Babacar Gaye, a former Senegalese army general, is leading the new mission. "One can always wish for more boots on the ground," he told me in his office at MINUSCA headquarters. "[But] when you come to my house, and you’re dying of hunger, and I give you bread but then you say, ‘There’s no jam, there’s no butter,’ you’re pushing it." In other words: The size of the force does not necessary translate into its effectiveness. "We will have the capacity to react as soon as there is an incident … and to find out who did it, why they did it, and to try and settle the issue," Gaye said. "It will be a long-term process."
MINUSCA also faces steep logistical challenges, which have significantly delayed deployment, according to U.N. peacekeeping officials on the ground. Jeeps, trucks, personnel carriers, and building supplies need to be flown in or hauled across hundreds of miles of dirt roads from the nearest port in neighboring Cameroon. Inside the country, conditions deteriorate as soon as one leaves the capital. Traveling to Bria, a mere 300 miles from Bangui where the U.N. is establishing a sector headquarters, requires a two-day-drive across boggy clay roads.
Conditions in Bangui have undoubtedly improved since the height of the conflict. The city’s dilapidated airport once served as a refuge for more than 100,000 displaced people, huddled in a camp behind barricades manned by Spanish and French soldiers. The sudden influx of the displaced — some 130,000 in Bangui alone as of this past May — led to a humanitarian emergency. Peacekeepers were forced to clear crowds of hundreds off the runway as emergency medical supplies and food were flown in. Now, most of these displaced have returned home. In the city’s central market, once-empty street stalls now bustle with activity, selling fruit, spare car parts, and fabric, and stay open past nightfall. Daily shootings have also decreased.
In Bangui, some are confident that the new mission will break the country’s cycle of violence. A recent headline in a local newspaper read: "12,000 U.N. Peacekeepers Prepare to Save the Central African Republic." But others feel different. "It would be a dangerous illusion to believe that U.N. forces will solve all the problems of the CAR," says Crépin Mboli-Goumba, a former spokesperson for the Transitional Government. "The definitive solution must come from the Central Africans, who are condemned to live together."
But for the majority of Central Africans beyond the capital, and for nearly all of the city’s Muslims like Fatou Sall, it’s still too dangerous to return home. Ahmed Tidjani, the imam of the crowded mosque where Sall and dozens of others now live, is usually reticent to speak of politics. His house sits next to the mosque, past a health clinic run by Doctors Without Borders. When asked what it would take to achieve peace, his opinion was clear. "The obstacle to progress is not the common people — it’s the people who are running this country," said Tidjani. "The Séléka need to talk to the anti-Balaka," Tidjani said. "Politicians need to talk to each other. They need to decide on a future."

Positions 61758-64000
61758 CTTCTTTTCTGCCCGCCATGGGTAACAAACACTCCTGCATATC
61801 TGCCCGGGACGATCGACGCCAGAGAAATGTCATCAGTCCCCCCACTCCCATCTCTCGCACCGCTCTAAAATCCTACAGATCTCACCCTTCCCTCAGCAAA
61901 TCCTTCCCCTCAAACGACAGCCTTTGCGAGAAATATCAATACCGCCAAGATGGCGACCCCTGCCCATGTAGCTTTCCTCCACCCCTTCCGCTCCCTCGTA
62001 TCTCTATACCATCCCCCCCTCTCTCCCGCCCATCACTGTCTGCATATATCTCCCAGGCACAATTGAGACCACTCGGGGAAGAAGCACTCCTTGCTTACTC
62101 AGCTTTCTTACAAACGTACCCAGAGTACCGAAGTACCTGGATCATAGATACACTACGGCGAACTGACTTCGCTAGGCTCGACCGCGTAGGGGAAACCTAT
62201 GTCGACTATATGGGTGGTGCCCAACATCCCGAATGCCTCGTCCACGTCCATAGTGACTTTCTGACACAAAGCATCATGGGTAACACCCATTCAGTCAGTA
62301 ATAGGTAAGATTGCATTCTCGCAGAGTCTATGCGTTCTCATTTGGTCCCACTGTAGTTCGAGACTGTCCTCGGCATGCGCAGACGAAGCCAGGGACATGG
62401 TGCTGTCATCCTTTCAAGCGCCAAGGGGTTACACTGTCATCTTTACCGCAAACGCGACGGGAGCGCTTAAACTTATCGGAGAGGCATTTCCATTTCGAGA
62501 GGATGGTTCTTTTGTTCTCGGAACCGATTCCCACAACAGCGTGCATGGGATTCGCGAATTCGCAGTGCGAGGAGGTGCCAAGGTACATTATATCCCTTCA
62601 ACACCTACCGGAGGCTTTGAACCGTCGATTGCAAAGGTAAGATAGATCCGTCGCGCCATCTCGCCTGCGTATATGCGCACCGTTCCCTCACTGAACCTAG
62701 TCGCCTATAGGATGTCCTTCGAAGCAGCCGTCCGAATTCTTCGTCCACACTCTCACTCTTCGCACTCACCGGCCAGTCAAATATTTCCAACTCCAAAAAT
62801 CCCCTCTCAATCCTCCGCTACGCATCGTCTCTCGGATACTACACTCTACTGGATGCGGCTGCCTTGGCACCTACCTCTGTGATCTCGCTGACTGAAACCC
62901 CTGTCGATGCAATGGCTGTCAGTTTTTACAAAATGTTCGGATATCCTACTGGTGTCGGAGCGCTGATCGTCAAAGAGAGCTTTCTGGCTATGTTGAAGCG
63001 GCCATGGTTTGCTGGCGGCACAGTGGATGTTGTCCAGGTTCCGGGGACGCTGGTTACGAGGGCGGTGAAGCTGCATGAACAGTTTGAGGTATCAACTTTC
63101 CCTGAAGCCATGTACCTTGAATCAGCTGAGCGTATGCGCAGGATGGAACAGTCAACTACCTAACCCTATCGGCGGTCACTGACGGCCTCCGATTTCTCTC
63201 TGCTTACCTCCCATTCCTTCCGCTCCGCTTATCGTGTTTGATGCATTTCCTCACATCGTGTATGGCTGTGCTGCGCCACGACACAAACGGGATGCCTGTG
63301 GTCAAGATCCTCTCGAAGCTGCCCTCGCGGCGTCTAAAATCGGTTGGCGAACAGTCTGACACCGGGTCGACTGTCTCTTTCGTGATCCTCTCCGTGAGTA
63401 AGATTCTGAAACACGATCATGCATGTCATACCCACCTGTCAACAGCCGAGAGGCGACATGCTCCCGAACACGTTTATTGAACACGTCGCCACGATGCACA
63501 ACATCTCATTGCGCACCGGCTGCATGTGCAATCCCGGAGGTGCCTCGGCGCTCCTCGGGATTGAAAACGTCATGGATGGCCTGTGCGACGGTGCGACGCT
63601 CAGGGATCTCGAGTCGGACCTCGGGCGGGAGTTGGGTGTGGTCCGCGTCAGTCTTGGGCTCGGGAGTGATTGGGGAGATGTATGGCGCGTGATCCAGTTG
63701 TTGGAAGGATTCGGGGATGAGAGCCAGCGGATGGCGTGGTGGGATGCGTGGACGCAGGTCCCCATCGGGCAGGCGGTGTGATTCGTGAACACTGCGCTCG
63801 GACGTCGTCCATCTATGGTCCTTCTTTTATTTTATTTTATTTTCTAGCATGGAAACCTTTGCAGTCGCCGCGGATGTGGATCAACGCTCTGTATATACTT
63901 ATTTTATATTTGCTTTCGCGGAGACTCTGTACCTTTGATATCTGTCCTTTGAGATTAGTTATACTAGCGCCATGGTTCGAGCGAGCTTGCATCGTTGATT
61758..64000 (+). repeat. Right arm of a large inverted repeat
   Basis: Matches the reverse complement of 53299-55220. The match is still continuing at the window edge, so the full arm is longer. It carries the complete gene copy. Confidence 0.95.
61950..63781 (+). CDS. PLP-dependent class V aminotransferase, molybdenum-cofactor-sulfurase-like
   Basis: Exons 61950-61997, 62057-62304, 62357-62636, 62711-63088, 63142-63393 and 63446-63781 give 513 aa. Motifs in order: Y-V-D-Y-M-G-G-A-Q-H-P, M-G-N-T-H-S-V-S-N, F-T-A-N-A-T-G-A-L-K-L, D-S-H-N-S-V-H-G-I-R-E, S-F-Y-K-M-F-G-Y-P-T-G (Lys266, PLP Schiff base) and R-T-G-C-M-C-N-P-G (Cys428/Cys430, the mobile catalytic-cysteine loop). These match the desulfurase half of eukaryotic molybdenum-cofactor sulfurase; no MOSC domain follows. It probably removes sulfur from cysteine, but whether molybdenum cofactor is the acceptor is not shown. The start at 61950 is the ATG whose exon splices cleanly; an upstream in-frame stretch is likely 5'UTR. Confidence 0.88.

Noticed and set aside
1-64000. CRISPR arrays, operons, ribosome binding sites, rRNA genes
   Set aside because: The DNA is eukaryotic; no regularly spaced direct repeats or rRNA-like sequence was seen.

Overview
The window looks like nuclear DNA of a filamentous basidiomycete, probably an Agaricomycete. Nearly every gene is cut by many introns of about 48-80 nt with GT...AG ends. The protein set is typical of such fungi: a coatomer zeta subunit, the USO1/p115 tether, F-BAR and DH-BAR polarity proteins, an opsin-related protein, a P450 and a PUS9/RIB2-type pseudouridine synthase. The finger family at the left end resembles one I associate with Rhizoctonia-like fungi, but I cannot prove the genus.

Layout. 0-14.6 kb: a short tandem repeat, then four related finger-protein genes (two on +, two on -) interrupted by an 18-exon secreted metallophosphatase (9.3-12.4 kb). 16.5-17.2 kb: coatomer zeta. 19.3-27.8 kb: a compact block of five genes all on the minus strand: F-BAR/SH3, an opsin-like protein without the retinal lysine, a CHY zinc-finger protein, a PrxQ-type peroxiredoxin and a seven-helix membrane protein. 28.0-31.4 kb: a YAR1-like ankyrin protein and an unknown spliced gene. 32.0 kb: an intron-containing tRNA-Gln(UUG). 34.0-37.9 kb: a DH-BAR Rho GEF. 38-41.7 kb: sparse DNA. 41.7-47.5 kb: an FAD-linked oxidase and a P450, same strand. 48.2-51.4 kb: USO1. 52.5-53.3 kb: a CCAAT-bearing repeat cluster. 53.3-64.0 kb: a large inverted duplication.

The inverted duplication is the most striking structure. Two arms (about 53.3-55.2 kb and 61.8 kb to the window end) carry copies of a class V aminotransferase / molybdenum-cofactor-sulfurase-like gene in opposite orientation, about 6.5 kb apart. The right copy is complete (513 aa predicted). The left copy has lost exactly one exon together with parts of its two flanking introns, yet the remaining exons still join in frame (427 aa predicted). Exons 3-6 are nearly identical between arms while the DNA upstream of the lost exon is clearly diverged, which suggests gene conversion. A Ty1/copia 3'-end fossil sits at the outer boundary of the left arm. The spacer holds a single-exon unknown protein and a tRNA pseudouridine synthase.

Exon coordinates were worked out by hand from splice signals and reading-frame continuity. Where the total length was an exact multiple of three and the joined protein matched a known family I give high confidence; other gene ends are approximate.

Many factions, including the Séléka, anti-Balaka, and the transitional government, signed a cease-fire agreement in July. But violence has not ended. Instead, the accord highlighted divisions within the Séléka, some of whom reject the cease-fire. What’s left of the group has set up headquarters in Bambari, 200 miles from Bangui, and they have now stated their support for the north to secede. They remain in firm control of the northeast, while Anti-Balaka militias maintain a grip on large sections of the west.
A coalition of international peacekeepers, meanwhile, is backing a transitional government in Bangui that wields little authority. Parliament rarely meets. International troops guard the National Assembly, a majestic but empty hall that overlooks the city. In January, parliament chose Catherine Samba-Panza, a French-trained lawyer and former mayor of Bangui, to lead the country when Djotodia stepped down, in hopes that she can lead the country into a new round of elections that might encourage political reconciliation. Her appointment was followed up in August by the formation of a new government, which included a Muslim prime minister. Key positions were reserved for the Séléka and anti-Balaka. But the coalition is already falling apart: The Séléka expelled its own members in early September, accusing them of "high treason" for participating in the government. And government officials are now saying elections might be pushed back as late as February.
Meanwhile, Séléka factions have begun fighting each other. Sectarian violence in the countryside is increasing, and the presence of troops is doing little to stop attacks on civilians in much of the country. "This so-called ethno-religious conflict is the result of 20 years of state failure and economic decline," said Thierry Vircoulon of the International Crisis Group. Another peacekeeping mission, he adds, is not going solve the problem.